It is a Git-based application deployment tool that allows you to define your environment by utilizing modules and provision your server with basic deployment needs.
Your first impression: “What’s up with the name?”
Git = Git
Pusshu = Push ( プッシュ )
Ten = Heaven ( 天 )
I have seen “git deploy”, “gploy”, “deployer” and similar names.
This is my attempt at trying to be unique. But, in the end, it’s just a name. Love it or hate it.
Regardless of the name, I do hope it is useful to you if you’re looking for a new approach at (web) application deployments!
Check out the video below!
In this screencast I show you how to set up a server with the following with Git Pusshuten:
And deploy a standard “you are riding the rails” application to it.
Note that some installations such as the Ruby 1.9.2, Phusion Passenger and NginX installation have been fast-forwarded in this screencast. They may take several minutes, depending on your server specifications.
Check out this guide where I go more into detail about the above screencast.
Please bear with me as I attempt to explain what Git Pusshuten is all about. : )
This is basically the bare minimum you get when you haven’t enabled any modules. You will get the following:
This introduces an interesting workflow, especially (but absolutely not required) when using the Git Flow branching model.
Now, with Git Pusshuten, you can easily push your application by branch, tag or ref. This means you won’t be limited to the standard
git push origin production. Here is an example of how you would push by branch, tag or ref:
# Pushes develop branch to staging environment so for example you or your client can test it heavenly push branch develop to staging # Pushes the master branch to production, which releases a new version of your application heavenly push branch master to production # Pushes version "1.5.2" (git tag 1.5.2) of your application to production heavenly push tag 1.5.2 to production # Pushes your application by a "git ref" to the staging environment heavenly push ref 1466496e89857fd2d9dbdefb13d86d994d1b319a to staging
Hooks are small pieces of shell scripts that are invoked “pre” or “post” deployment. For example, if you are running Phusion Passenger and want to restart the Passenger instance on your server, you could add a simple hook like so:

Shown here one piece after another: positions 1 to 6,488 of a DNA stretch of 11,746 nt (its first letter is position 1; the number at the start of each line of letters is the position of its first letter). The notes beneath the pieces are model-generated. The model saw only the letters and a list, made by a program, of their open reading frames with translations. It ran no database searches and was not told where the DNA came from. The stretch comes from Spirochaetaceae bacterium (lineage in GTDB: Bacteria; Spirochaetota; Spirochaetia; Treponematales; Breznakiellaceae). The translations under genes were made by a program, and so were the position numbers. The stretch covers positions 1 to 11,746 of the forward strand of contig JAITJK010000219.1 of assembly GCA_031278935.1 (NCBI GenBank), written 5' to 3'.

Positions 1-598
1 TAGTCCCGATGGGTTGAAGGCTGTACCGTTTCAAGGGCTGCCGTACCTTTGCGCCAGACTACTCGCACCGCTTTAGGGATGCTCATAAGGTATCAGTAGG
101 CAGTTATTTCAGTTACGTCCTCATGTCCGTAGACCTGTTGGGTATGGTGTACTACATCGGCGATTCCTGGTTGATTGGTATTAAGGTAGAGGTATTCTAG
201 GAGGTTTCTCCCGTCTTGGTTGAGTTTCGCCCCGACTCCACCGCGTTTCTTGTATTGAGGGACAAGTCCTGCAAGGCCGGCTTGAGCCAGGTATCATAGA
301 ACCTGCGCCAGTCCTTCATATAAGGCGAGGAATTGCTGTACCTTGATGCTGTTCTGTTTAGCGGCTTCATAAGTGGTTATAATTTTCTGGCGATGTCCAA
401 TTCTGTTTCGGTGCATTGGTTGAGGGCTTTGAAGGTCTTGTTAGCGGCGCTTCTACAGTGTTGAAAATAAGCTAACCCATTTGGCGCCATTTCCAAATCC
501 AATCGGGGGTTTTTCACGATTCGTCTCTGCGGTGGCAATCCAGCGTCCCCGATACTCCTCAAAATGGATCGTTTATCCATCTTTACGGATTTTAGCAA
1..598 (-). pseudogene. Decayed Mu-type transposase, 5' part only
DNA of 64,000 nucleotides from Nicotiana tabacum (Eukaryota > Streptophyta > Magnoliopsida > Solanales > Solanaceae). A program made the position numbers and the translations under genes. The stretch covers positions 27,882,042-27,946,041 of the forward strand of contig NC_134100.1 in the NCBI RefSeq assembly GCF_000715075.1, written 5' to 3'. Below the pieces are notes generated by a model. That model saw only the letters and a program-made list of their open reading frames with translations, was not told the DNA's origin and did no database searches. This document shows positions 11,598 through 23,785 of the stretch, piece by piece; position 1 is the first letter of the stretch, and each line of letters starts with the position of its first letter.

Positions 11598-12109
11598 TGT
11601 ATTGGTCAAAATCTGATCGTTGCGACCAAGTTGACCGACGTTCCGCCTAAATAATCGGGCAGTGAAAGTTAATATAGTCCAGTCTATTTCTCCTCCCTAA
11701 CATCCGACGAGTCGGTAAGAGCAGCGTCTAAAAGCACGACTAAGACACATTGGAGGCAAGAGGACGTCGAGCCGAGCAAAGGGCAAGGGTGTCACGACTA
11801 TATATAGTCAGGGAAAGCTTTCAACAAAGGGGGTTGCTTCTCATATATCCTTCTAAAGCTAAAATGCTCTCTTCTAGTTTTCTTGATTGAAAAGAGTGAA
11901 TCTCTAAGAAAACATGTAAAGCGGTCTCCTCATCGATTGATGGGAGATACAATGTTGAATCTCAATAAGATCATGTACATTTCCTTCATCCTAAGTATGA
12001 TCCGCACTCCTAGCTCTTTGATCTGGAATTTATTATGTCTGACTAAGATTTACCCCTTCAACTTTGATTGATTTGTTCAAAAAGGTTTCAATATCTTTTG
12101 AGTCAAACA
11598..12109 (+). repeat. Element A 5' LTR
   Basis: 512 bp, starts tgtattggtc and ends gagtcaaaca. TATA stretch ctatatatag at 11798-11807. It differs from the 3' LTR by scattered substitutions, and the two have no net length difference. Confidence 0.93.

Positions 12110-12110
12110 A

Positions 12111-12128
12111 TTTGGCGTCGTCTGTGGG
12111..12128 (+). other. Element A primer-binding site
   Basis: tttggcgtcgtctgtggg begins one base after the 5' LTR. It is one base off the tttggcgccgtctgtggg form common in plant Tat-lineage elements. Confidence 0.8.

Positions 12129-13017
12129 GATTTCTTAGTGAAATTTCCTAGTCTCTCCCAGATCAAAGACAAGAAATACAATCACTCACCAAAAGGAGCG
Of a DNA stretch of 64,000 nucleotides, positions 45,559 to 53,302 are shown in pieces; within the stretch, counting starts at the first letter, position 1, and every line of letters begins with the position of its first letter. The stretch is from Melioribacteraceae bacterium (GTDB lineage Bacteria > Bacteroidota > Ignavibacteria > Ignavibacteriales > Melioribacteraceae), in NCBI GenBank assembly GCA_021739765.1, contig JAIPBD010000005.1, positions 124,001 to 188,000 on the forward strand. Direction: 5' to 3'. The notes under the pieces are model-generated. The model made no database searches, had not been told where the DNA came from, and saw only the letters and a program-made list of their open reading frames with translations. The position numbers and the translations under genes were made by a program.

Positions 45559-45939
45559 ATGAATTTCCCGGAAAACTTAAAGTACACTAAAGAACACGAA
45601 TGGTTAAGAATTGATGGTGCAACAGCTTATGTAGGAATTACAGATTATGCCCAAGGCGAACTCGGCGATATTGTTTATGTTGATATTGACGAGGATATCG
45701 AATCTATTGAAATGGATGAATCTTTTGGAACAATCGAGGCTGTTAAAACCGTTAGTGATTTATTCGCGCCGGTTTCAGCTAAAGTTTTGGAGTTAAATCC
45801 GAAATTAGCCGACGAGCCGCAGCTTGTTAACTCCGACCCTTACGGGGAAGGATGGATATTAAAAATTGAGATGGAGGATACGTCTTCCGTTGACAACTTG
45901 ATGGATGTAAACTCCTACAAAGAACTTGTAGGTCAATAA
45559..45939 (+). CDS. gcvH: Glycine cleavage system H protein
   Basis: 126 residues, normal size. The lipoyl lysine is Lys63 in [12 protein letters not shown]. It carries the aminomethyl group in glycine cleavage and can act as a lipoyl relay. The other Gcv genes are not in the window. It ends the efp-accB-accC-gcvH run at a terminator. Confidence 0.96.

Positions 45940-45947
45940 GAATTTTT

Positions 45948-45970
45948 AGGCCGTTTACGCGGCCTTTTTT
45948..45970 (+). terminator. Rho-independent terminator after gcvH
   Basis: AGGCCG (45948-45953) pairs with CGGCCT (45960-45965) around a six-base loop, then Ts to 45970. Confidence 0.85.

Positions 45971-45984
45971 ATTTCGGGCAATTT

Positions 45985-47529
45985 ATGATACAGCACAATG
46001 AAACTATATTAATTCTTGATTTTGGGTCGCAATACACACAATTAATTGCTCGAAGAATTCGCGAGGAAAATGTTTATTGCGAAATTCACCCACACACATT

perform_on :staging, :production do post "Restart Passenger Instance" do run "touch tmp/restart.txt" end end
This is where Git Pusshuten actually defines your environment and starts to get even more interesting. Modules are essentially “add-ons” which you can cherry pick for your configuration. By default, all modules are disabled. A module may consist of both a new CLI command and hooks. For example, if I add this to my configuration file:
modules do |m| m.add :passenger end
It would add the above deployment hook example I just showed you, without you having to manually define the hook in the hooks file. Additionally it also provides you with a
passenger CLI command. Using this CLI command you can do various things like manually restart the Passenger instance (
heavenly passenger restart staging environment ) and you can even tell it to install Phusion Passenger with either NginX or Apache2 on your server by running
heavenly passenger install to staging environment. It will then go ahead and install all NginX/Passenger dependency packages and install/configure NginX to work with Git Pusshuten for your application deployments. So as you can see, modules can be very powerful as they can set up your entire environment without you ever having to manually SSH into the server.
Let me show you a combination of modules I recently used to deploy one of my application with:
modules do |m| m.add :bundler m.add :active_record m.add :passenger m.add :nginx m.add :rvm m.add :mysql end